valence quark

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valence quark

n.
A quark contributing to the quantum numbers of a hadron; a nonvirtual quark component of a hadron.
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This has been driven by the observation of many new `exotic~ states that do not fit into the traditional picture of mesons (composed of a quark-antiquark pair) and baryos (three quarks) in the constituent quark model.
According to the quark model [1], the properties of hadrons are primarily determined by their so-called valence quarks.
Other topics discussed include space-time symmetries, the quark model of hadrons, quantum chromodynamics and jet physics, the weak interaction (including its unification with the electromagnetic interaction and CP violation and other related symmetries), and some important open questions beyond the standard model that are currently being investigated.
Employing a quark model with spherically symmetric wave functions, [g.
This was a very curious and unexpected experimental result of the European Muon Collaboration, EMC [2] (later consolidated by other experiments), as the whole idea of the original quark model of Gell-Mann [3] and Zweig [4] was to account for 100 percent of the hadronic spins, solely in terms of quarks.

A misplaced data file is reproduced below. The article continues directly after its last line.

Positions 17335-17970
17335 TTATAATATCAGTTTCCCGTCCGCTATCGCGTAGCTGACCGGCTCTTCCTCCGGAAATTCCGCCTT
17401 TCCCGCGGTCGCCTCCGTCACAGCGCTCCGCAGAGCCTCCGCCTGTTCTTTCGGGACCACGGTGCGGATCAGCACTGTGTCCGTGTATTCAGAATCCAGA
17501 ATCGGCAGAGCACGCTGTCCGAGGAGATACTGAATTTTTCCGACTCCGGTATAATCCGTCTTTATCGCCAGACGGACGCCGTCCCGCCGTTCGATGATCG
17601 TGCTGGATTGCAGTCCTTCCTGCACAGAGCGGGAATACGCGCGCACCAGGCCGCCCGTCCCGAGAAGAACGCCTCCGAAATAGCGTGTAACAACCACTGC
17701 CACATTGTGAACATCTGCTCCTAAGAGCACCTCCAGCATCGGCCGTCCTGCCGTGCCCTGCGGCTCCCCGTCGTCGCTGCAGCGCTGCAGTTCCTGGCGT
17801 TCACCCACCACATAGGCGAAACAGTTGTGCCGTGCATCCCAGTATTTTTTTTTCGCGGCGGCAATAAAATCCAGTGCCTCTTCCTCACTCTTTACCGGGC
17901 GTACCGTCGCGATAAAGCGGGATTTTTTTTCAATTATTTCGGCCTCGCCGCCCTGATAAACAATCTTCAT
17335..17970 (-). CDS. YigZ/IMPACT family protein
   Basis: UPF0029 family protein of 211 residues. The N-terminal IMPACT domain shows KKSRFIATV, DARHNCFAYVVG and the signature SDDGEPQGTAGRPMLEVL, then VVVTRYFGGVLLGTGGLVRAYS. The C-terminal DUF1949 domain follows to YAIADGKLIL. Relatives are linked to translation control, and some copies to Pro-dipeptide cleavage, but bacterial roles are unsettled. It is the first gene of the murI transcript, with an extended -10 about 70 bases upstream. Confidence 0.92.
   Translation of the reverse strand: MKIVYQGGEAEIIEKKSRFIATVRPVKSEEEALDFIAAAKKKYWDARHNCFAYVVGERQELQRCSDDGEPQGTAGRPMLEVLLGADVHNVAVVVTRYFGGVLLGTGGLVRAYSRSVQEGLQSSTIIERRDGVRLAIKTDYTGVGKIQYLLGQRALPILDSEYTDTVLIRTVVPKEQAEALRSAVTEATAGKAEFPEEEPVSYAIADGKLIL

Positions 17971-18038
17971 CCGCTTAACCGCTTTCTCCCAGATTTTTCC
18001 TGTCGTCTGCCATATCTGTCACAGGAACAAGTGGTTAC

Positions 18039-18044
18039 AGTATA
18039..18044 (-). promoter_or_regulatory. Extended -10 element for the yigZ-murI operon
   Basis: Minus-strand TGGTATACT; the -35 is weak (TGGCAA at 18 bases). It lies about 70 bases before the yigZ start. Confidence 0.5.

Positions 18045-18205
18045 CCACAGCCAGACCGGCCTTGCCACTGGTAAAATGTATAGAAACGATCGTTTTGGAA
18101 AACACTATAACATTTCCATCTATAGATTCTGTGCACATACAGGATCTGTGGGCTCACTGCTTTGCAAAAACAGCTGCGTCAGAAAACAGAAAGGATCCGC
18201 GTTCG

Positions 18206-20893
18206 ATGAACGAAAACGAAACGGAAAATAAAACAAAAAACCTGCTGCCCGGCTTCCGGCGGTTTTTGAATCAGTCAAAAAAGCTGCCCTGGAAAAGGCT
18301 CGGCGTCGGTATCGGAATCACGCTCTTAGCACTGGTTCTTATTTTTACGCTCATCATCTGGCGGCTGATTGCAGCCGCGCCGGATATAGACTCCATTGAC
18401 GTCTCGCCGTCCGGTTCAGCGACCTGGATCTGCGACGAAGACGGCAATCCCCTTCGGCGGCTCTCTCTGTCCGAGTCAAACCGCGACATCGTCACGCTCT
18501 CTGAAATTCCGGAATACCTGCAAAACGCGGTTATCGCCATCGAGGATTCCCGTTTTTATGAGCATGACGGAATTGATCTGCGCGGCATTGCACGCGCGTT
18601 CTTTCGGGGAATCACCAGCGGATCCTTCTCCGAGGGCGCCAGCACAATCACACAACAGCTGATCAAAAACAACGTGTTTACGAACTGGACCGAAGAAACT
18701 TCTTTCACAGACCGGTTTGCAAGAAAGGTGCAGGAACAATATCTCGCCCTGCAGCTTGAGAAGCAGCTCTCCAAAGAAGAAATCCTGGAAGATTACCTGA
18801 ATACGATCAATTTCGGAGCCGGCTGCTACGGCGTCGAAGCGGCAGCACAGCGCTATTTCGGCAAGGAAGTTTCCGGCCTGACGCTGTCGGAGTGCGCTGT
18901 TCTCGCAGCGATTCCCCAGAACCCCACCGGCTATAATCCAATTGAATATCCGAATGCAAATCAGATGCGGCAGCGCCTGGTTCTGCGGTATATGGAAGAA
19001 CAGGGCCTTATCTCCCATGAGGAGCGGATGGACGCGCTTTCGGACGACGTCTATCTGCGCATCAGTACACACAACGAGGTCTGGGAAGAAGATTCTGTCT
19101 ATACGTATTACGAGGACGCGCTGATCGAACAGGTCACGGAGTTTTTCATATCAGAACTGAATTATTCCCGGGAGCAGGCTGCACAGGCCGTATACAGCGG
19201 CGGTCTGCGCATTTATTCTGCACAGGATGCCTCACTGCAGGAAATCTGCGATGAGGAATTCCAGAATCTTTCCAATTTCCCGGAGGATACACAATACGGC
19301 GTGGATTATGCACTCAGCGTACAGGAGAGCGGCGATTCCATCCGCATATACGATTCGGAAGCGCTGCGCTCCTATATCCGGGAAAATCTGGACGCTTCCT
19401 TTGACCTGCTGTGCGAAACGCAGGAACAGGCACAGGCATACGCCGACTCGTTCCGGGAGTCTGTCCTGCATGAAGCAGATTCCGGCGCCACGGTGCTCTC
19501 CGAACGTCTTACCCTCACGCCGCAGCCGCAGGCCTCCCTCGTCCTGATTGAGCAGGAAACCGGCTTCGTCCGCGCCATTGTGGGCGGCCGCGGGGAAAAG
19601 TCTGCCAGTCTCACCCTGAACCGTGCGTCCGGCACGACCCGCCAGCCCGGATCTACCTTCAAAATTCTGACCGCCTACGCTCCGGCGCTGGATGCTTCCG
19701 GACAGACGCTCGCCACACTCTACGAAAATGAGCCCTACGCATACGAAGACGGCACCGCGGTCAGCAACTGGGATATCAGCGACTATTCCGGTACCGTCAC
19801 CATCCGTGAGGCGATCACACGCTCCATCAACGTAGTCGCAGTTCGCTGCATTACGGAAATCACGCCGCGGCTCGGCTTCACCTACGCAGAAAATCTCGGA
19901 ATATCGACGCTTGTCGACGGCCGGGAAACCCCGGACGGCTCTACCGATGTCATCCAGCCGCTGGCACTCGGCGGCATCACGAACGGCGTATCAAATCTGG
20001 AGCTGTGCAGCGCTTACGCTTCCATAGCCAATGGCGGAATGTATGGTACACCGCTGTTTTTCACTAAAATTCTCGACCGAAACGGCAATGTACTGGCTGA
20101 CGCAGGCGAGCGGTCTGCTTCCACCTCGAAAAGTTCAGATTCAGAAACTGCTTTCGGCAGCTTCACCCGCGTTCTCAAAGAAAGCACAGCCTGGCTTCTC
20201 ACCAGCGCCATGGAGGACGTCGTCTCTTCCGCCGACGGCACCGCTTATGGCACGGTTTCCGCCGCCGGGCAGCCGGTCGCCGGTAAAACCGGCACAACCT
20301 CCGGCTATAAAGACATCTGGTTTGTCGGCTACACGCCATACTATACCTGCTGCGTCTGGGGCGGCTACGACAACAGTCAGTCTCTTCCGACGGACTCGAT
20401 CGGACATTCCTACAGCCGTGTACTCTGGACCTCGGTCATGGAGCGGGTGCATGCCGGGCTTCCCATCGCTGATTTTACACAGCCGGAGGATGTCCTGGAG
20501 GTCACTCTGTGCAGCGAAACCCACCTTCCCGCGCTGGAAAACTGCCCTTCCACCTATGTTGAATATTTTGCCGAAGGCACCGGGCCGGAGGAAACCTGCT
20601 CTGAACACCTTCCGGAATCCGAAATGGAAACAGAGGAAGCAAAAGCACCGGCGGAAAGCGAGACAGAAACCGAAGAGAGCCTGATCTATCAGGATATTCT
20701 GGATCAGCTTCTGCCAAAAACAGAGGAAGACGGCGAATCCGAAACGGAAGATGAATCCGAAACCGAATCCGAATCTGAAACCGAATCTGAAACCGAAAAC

The study is a continuation of their 2004 Quark Model and High Energy Collisions.
In this approach, the authors used a valence quark model in combination with SU(6) symmetry relations and data on hyperon decays to produce a range of predictions for effective PV meson-nucleon couplings consistent with the SM.
Nonetheless, it is well known that at that time quark model was not favorite, compared to the geometrical-unification program, in particular for the reason that the quarks have not been observed.
Desplanques, Donoghue, and Holstein (DDH) estimated the nucleon-nucleon-meson weak couplings using quark model and symmetries arguments and determined a reasonable range of values including their "best guess" values for each of the seven coupling amplitudes [1].
And in high-energy physics, he adds, the zoo of particles discovered by the 1960s was nicely caged by the elegance of the quark model.
That ratio is just right if the star is composed of neutrons, but it's inconsistent with the most plausible quark models, say Cottam and her collaborators, Frits Paerels of Columbia University and Mariano Mendez of the SRON National Institute for Space Research in Utrecht, the Netherlands.